According to a Pew Research survey, Donald Trump has been the presidential candidate that Americans and Republicans have heard about the most. Obviously, the wall to wall coverage of anything related to Trump certainly has upped his name recognition as a presidential candidate even though most Americans probably knew who he was to begin with. This, in part, probably explains his successful poll numbers. it’s like a self-perpetuating cycle.
Of more importance in the poll, though, is that only 20% of the public has even followed the presidential contest closely.
As I wrote about in the past, Trump may be leading in the polls because people are receptive to his outsider, populist message even if it does not square with his stances in the past.
With only 20% of the public even paying attention, what would happen if another candidate got a megaphone or mainstream media coverage like Trump? Could such a candidate get some of the people who currently tell pollsters they favor Trump?
I think one candidate who can is Herman Cain. Among the candidates testing the waters for a presidential run, Cain has gotten the least amount of mainstream media attention and probably has overperformed vis a vis the amount of free media he has received than any other candidate. With a bigger megaphone, Cain’s national numbers may tick up.
In fact, Cain won another under the radar straw poll in Georgia yesterday.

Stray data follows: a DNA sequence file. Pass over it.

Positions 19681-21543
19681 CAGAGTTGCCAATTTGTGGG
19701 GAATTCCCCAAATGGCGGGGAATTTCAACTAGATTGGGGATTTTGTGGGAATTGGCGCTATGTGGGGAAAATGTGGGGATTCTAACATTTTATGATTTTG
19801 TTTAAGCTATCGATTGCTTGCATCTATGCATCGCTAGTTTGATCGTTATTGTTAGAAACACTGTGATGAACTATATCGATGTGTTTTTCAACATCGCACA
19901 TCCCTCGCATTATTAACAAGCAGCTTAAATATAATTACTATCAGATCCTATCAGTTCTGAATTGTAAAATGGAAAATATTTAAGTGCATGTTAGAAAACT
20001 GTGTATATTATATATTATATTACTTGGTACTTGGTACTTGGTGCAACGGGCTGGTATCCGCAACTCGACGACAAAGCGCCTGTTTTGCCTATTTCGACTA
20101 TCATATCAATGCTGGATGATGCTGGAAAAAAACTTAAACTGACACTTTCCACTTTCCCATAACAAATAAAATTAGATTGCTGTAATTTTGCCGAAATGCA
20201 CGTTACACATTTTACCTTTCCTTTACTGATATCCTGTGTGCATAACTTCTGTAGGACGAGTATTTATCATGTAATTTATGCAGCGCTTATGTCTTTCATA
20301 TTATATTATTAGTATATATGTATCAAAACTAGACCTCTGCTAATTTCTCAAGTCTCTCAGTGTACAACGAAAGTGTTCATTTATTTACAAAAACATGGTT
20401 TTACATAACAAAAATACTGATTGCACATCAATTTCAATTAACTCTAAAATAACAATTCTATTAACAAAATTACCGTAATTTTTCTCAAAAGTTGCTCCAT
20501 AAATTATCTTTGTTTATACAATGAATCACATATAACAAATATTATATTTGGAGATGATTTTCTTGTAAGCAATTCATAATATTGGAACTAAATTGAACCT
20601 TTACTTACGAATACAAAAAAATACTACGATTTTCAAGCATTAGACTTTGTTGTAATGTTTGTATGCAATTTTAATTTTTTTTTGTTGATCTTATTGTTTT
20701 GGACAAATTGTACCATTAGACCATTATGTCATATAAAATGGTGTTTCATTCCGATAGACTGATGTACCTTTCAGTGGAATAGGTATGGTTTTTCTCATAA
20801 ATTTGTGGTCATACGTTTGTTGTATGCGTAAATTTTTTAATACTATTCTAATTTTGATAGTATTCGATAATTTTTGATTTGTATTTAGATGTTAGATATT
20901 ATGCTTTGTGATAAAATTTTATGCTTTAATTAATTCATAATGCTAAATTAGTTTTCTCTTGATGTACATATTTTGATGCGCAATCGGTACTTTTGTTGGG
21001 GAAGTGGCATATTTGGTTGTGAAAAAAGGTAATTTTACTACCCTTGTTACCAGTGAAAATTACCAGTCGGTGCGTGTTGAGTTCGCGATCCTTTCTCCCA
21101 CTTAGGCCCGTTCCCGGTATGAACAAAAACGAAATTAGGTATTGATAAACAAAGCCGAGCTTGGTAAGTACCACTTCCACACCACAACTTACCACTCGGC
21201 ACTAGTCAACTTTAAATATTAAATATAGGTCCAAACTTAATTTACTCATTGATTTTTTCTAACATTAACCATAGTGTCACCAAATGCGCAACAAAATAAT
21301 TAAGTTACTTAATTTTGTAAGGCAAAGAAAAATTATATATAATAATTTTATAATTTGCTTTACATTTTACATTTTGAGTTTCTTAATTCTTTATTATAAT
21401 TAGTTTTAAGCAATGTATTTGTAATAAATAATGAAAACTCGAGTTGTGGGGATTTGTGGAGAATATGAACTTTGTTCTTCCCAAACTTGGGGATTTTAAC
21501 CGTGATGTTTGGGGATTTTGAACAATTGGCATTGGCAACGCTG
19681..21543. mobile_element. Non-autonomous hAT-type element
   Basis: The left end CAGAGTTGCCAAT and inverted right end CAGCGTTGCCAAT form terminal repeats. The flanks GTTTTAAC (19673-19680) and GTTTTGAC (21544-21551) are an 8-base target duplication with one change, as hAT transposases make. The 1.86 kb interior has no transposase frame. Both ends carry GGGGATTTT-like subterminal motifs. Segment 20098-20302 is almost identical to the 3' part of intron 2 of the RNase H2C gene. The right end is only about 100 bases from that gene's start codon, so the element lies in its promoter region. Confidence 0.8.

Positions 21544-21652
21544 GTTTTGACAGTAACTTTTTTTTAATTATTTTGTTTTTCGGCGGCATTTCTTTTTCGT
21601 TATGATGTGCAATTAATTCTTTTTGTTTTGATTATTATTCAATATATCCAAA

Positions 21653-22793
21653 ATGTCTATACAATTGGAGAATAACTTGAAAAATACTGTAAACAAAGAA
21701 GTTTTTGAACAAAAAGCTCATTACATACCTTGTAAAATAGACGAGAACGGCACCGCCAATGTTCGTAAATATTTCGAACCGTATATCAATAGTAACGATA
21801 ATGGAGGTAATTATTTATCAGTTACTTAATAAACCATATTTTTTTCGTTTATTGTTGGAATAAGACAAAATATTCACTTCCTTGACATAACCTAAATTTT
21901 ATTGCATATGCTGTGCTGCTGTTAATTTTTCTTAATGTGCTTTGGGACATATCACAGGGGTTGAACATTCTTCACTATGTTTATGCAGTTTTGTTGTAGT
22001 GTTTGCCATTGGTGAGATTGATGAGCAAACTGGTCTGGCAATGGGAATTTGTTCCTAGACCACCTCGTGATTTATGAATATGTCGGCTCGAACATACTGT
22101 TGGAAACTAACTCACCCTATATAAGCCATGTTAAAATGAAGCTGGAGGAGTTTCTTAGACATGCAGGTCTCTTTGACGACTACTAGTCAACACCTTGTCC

Here’s the summary of the results from Pew:
Donald Trump has drawn a lot of attention in a slow-starting race for the GOP nomination. Roughly a quarter of all Americans (26%) name Trump as the possible Republican presidential candidate they have heard most about lately, far more than volunteer any other candidate. Among Republicans, 39% name Trump as most visible – more than all other possible GOP candidates combined.
To be sure, Trump is standing out in a contest that has yet to draw much public interest or media coverage. In fact, about half of all Americans (53%) could not name anyone when asked which GOP candidate they have been hearing the most about.
Overall, just 20% of the public say they followed possible candidates for the 2012 presidential elections very closely last week and just 4% named it as their most closely followed story. The disaster in Japan was once again the most closely followed story (at 26%), according to Pew Research’s News Interest Index. The survey was conducted April 14-17 among 1,015 adults.
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